## Friday, September 05, 2008

### What Is The Difference Between Multiplication And Addition In The Context Of Mathematical Poetry?

Before I talk about addition and multiplication in mathematical Visual Poetry I would like to present the following two paintings by Giorgio De Chirico. These were created in the beginning years of the 20th century.

When I was visiting the inner harbor of Baltimore, Maryland I came across a most interesting tower. I later found the name to be "The Shot Tower". (Below)

As you can see, it is tall, cylindrical and has a little flag on the top of it. It reminded me of the towers I have seen in many Giorgio De Chirico paintings. I only included two painting here in this blog post but, there are many more that can be found in art history books.
So I got the idea to take it into Photoshop and turn the scene into a De Chirico-ish image.
I titled the piece: “THE QUESTION OF DE CHIRICO” and it poses the question: “Is the image on the right side of the piece equal to the ideas of Baltimore times De Chirico or is the image equal to the ideas of Baltimore plus De Chirico?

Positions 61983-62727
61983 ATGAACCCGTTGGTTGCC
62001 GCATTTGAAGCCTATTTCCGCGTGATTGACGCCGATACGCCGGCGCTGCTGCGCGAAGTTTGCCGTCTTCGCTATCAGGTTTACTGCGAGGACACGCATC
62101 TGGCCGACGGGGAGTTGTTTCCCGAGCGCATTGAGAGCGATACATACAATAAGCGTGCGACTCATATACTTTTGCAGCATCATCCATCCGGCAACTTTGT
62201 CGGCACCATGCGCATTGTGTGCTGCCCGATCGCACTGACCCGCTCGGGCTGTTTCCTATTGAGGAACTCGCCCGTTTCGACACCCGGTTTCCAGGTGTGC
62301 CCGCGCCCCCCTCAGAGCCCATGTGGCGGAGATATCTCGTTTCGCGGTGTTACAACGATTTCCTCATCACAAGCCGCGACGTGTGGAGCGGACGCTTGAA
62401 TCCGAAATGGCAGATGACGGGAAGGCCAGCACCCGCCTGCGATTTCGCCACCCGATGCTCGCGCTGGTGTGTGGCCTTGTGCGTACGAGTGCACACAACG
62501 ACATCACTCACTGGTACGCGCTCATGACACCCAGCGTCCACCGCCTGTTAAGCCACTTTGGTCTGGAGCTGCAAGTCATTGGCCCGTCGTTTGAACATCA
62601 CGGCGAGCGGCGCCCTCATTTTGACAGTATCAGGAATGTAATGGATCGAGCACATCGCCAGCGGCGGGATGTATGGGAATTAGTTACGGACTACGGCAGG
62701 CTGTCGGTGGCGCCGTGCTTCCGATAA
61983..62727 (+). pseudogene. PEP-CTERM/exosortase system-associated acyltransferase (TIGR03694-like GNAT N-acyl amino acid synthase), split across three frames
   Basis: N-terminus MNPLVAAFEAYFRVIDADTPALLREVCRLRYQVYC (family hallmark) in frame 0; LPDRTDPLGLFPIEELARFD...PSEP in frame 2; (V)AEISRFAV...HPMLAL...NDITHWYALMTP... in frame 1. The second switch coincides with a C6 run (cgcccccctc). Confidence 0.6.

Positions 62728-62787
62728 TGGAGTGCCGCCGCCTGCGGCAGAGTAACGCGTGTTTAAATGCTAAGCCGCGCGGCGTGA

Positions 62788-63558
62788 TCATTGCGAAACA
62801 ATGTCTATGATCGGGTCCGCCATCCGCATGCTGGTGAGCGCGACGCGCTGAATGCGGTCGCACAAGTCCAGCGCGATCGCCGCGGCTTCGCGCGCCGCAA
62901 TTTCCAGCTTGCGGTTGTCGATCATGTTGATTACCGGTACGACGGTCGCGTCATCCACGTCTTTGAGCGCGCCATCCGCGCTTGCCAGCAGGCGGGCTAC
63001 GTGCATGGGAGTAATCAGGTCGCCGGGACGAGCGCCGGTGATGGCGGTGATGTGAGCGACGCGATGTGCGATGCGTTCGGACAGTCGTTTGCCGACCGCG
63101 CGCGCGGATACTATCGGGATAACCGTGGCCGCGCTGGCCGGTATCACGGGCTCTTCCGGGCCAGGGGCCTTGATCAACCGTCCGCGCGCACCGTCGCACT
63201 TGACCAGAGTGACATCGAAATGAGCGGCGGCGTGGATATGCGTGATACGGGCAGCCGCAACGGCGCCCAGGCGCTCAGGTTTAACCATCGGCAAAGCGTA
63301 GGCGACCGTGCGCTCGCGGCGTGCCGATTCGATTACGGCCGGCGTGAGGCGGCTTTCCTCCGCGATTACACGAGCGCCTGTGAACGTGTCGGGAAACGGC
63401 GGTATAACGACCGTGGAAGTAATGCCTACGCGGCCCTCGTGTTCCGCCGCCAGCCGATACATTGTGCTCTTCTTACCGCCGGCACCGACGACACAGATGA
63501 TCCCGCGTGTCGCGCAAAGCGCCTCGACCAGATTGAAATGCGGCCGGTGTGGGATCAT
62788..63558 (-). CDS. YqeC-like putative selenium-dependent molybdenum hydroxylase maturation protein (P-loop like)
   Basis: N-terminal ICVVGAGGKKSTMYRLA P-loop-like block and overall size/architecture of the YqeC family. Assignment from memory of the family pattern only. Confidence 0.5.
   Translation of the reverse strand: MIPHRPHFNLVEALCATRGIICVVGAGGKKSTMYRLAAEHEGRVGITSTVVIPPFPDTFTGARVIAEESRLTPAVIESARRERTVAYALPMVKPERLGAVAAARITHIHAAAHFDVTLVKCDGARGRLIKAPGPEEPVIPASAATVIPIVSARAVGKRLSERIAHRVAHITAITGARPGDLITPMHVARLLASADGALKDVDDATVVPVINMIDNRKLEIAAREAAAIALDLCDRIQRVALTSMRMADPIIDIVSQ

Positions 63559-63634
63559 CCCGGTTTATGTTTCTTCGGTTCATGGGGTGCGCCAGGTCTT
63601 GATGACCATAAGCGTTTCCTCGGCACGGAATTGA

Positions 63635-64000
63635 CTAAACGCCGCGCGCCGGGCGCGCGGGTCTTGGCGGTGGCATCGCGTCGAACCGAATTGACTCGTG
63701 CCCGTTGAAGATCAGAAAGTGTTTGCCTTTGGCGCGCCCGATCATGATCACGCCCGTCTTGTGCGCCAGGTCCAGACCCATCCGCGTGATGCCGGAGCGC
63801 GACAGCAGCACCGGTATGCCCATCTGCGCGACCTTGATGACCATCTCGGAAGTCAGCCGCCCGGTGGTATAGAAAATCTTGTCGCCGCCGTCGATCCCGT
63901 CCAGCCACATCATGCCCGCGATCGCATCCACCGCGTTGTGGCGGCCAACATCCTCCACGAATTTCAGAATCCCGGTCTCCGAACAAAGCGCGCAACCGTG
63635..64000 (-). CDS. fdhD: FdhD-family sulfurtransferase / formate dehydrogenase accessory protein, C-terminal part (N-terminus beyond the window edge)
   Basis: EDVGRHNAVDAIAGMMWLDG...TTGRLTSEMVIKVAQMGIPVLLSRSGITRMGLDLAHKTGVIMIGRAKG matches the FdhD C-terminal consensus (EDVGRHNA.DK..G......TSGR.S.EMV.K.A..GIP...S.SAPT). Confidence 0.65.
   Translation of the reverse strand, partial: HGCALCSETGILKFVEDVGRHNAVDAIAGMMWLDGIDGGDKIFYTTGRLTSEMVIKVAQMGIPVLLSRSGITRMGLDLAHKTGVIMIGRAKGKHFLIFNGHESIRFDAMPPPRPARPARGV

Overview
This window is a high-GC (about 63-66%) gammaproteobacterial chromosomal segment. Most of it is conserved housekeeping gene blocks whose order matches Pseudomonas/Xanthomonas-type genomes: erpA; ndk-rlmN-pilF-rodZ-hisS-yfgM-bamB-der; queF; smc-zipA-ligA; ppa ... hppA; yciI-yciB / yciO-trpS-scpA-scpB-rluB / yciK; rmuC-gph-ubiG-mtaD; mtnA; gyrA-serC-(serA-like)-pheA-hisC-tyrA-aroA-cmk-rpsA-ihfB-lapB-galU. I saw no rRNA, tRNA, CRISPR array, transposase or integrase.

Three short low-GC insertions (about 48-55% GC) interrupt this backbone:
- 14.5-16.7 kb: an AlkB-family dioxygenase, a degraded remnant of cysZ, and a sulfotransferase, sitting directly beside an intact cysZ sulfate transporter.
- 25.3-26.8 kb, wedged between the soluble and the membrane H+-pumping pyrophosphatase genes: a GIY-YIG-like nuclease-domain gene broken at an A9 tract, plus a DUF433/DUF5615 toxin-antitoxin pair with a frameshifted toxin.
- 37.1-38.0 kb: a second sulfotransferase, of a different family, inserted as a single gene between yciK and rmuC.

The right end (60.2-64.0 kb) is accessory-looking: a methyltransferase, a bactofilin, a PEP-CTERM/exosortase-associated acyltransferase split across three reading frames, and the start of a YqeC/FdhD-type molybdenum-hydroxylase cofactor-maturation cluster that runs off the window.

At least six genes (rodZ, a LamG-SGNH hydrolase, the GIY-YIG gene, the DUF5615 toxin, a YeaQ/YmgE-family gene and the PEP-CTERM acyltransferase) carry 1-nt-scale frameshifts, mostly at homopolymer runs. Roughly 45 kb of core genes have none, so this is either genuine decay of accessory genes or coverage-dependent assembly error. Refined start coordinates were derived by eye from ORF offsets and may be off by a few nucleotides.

In my original post on this 'kogwork' I received a couple of responses that proved to me that it is an interesting question and the answer is not as esoteric as one might imagine. I will display and discuss the responses at the bottom of this blog entry.
I gave a lecture on Polyaesthetics and Mathematical Poetry last year at the Salk Institute and within the boundaries of my presentation I had a section that addressed this very issue.   From that lecture I am going to borrow a few images to help illuminate this most interesting idea. Let us think about the equation 3 + 4 = 7 and let us look at a pie chart to help illuminate our quest. When we add 3 and 4 together we can distinctly see the separate pieces within the pie as well as seeing the entire seven pieces. (Shown below)

I also want to thank Todd Smith for his wonderful comments as well. I think the point that we all would like to assert is that this idea of adding and multiplying images (or concepts) is easy to understand. I would love to see more from everyone out there.

Thanks. Kaz

Anonymous said...

The pie charts explain it very clearly. great idea!

Kaz Maslanka said...

I find it very encouraging that we all saw it the same way … I would bet that cognitive scientists have already mapped this out from a linguistic point of view however, it is now up to artists and poets to make use of it.